and ramblings on everything in between
Downton Abbey has captured a lot of our hearts and provides a unique view into the class system and antics of aristocrats in England during the early 20th century. For the past three seasons, I’ve been head-over-heels in love with Daisy and Molesley and Mary. This season, however, isn’t doing it for me. I think it’s taking too long to get some interesting plot lines going again since the third season had to end in such tragedy. Perhaps it’s the three-season curse. I tend to fall out of love with TV shows at that point – The Office, Lost, Grey’s Anatomy.
My favorite tea brewer, The Republic of Tea, was kind enough to send me a sample of a special blend in honor of Downton. English Rose Tea is a delicate blend of rose, raspberry, and hibiscus. I often steer away from herbal teas because they tend to remind me of warm Kool-Aid. I decided to give this one a go for the Crawleys sake. It wasn’t too sweet, which kept it from completely spilling over into the warm Kool-Aid realm, and the rose was a nice touch. I don’t think it’s enough to send me sailing over to the herbal tea side of the line just yet.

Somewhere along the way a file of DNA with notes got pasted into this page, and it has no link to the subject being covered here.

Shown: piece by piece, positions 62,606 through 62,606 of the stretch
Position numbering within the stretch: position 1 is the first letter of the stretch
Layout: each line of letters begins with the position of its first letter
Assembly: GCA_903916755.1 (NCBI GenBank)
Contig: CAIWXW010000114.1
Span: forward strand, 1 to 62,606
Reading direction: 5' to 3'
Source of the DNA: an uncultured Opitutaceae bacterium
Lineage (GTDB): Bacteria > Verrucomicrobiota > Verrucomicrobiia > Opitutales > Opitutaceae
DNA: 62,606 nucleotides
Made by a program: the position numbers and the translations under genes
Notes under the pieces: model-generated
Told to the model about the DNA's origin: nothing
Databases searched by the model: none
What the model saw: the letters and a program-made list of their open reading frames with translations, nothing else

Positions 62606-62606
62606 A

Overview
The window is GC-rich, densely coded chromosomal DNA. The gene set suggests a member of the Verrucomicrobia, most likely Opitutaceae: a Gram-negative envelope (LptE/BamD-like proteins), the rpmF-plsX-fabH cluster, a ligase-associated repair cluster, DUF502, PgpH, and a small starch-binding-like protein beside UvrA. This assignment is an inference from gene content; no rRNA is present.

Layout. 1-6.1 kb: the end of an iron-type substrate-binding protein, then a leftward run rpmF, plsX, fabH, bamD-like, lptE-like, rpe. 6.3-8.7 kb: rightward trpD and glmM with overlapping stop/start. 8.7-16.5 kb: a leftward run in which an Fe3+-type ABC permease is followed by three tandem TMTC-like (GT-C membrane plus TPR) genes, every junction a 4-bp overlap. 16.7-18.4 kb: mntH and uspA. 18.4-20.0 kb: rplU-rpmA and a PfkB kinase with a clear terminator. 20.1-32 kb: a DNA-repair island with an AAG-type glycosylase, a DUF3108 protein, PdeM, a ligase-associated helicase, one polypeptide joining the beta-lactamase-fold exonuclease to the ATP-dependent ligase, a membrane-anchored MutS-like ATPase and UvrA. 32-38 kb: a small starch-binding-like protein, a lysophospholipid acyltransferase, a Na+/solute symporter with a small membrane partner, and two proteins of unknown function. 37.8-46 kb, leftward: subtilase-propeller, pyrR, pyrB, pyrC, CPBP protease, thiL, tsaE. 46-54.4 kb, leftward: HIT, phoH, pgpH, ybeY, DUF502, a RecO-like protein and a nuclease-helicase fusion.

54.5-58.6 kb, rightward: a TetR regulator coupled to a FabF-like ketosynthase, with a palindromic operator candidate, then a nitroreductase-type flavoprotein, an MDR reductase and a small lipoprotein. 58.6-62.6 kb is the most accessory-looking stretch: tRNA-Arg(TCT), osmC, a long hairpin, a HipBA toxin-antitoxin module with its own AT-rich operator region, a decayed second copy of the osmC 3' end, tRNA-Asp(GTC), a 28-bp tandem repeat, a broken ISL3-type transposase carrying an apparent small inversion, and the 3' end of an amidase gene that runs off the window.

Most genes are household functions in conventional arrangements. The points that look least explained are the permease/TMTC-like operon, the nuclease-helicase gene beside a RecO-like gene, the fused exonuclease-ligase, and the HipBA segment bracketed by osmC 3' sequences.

You can check out the Downton Abbey Cooks Online Guide to Afternoon Tea to learn about the origin of afternoon tea and discover a few crumpet and scone recipes. Here are a few tidbits for you:
– Afternoon tea was first enjoyed by Anne, Duchess of Bedford, in the late 1830s when her growling stomach couldn’t make it between lunch and dinner without a bite and sip of something.
– Afternoon tea is traditionally offered with sandwiches and sweets.
– According to the French, “To put milk in your tea before sugar is to cross the path of love, perhaps never to marry.” Think about that the next time you’re making a cuppa.
I’ve made these delicious orange scones that I found over at Pastry Affair for a few Downton viewing parties. I highly recommend them!
1 3/4 cup flour
4 teaspoons baking powder
1/4 cup white sugar
Zest of 1 orange
Pinch of salt
5 tablespoons cold unsalted butter, cut into small chunks
1/2 cup freshly squeezed orange juice
1/4 cup sour cream
1 tablespoon milk
Preheat oven to 400 degrees F.
In a large mixing bowl, whisk flour, baking powder, sugar, orange zest, and salt. Add the butter using a pastry tool (or your hands) and mix until the mixture is crumbly with pea-sized chunks. Stir in the orange juice and sour cream until just blended. Do not overmix or it will result in tough scones.
Roll scones into a ball and flatten slightly on a cookie sheet to resemble 2 inch rounds. Whisk together the egg and milk and brush over the top of the scones. Let scones rest for 10 minutes before baking.
Bake for 12 minutes or until the tops are lightly browned. Cool until room temperature before glazing.
1/2 cup powdered sugar
1 tablespoon orange juice
In a small bowl, combine powdered sugar and orange juice until smooth. If too thick, add more orange juice until it is smooth. Drizzle lightly over scones.
Put the kettle on and enjoy!